Sunday, Oct 26, 2003
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By Neena Vyas
The Prime Minister, Atal Bihari Vajpayee, extending Diwali greetings to the President, A.P.J. Abdul Kalam, at the Rashtrapati Bhavan in New Delhi on Saturday.
That was the message from the President, A.P.J. Abdul Kalam, as his three-nation tour ended and he was received here at the Air Force station, Palam, this morning even as Diwali was being celebrated in the country.
The message about getting away from religious dogma and religious fanaticism was inspired by Mr. Kalam's visit on Friday morning to the Rila Monastery, 120 km from the Bulgarian capital, Sofia, and his meeting there with the Abbot of the Monastery, Rev. Fr. John.
The 10th century monastery a world heritage site is associated with the patron saint of Bulgaria, Ivan Rilski, and set amid the mountains which were aflame with autumnal colours at this time of the year.
Speaking to reporters early this morning, Mr. Kalam hoped that his visit would produce concrete results in the form of joint ventures, research collaboration and increased trade with these countries. In any exchange between India and another country it should be a "win-win situation for both''.
Even in matters of the State related to any project, the question that needed to be asked was not `what is in it for us', but how could it benefit both the countries, he said.
Officers and jawans of the Border Security Force offering sweets and fruits to the Pakistani Rangers on the occasion of Diwali at the Wagha border. PTI
On Thursday evening, Bulgaria had expressed "high appreciation'' of the Prime Minister, Atal Bihari Vajpayee's initiative in normalising and improving relations with Pakistan. Bulgaria reiterated its support for a settlement of all bilateral issues in accordance with the Shimla Agreement of 1972 and the Lahore Declaration of 1999 in a joint statement signed and released by Mr. Kalam and the Bulgarian President, Georgi Parvanov.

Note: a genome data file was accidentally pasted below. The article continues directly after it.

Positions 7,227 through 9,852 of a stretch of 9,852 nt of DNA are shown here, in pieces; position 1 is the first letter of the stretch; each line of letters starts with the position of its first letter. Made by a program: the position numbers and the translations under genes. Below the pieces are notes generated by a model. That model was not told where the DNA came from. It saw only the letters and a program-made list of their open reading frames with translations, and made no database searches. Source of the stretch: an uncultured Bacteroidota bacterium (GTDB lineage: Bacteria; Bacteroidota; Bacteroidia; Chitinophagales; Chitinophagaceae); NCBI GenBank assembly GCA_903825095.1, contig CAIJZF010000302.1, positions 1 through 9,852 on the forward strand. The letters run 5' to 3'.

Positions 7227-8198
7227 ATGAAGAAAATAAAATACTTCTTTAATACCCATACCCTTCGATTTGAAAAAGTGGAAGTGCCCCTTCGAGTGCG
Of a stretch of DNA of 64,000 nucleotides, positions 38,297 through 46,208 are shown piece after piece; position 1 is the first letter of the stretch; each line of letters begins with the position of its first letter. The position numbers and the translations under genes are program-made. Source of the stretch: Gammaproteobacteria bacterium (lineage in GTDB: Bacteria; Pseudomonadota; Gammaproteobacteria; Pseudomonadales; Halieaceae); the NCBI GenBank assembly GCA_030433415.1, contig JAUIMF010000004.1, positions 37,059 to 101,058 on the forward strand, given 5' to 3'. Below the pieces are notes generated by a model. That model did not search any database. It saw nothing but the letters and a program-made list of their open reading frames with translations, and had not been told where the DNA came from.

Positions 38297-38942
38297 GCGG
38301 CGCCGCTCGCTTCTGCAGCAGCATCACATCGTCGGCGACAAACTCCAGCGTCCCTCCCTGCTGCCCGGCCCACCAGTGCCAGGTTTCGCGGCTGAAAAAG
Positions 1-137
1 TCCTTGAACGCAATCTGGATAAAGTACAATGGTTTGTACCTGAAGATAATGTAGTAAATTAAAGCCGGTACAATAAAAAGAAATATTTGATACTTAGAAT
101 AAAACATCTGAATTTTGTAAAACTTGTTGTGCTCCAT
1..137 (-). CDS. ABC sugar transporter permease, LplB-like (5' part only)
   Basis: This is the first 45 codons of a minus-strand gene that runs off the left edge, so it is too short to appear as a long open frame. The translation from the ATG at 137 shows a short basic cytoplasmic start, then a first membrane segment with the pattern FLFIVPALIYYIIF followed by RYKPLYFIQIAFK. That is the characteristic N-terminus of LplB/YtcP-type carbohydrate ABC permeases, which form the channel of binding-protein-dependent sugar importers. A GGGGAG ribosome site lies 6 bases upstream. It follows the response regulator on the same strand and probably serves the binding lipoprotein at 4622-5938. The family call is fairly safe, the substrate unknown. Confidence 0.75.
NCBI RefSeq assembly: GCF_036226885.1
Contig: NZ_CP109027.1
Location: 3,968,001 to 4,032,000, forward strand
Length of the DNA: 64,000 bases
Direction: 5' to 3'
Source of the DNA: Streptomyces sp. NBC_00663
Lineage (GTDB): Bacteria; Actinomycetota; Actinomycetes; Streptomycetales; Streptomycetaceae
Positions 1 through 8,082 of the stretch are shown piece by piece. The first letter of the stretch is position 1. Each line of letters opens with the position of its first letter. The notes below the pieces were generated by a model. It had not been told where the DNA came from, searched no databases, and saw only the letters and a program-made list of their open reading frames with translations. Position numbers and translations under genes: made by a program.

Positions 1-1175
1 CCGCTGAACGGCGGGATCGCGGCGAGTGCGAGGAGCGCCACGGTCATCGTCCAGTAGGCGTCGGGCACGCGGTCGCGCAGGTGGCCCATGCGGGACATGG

The statement marked the finale of a successful visit. Although on the Iraqi issue Bulgaria and India are not on the same side many people here, including journalists, feel that their country is too eager to please Americans and Britons India rejoiced at the joint statement unambiguously supporting India's candidature for a permanent seat on the Security Council.
Detailed discussions between Mr. Kalam and Mr. Parvanov, during which views were exchanged on regional and international issues and the entire gamut of Indo-Bulgarian ties, revealed a "close proximity of viewpoints'', the joint statement said. They noted the importance of "politico-diplomatic methods'' for resolving international conflicts, and both condemned the growth of terrorism "that cannot be justified on any grounds, whether political, ethnic, religious on any other. Specifically, "religious extremism'' was also mentioned as threatening international peace and security.
The statement was seen as significant in the context of Mr. Parvanov having stated earlier that the "social roots of terrorism'' have to be understood and dealt with. That was seen as not exactly in tune with India's position that terrorism in no form can be excused.
The two sides reiterated that there was an untapped potential for joint ventures in business, scientific research and other areas.
The Information Technology Minister, Arun Shourie, had indicated that by early next year a follow-up would materialise with a business delegation from India visiting Bulgaria to explore areas for joint ventures.
Mr. Shourie said that with Bulgaria expected to enter the European Union soon, Bulgaria could offer a "gateway'' to Europe for Indian manufacturing companies.
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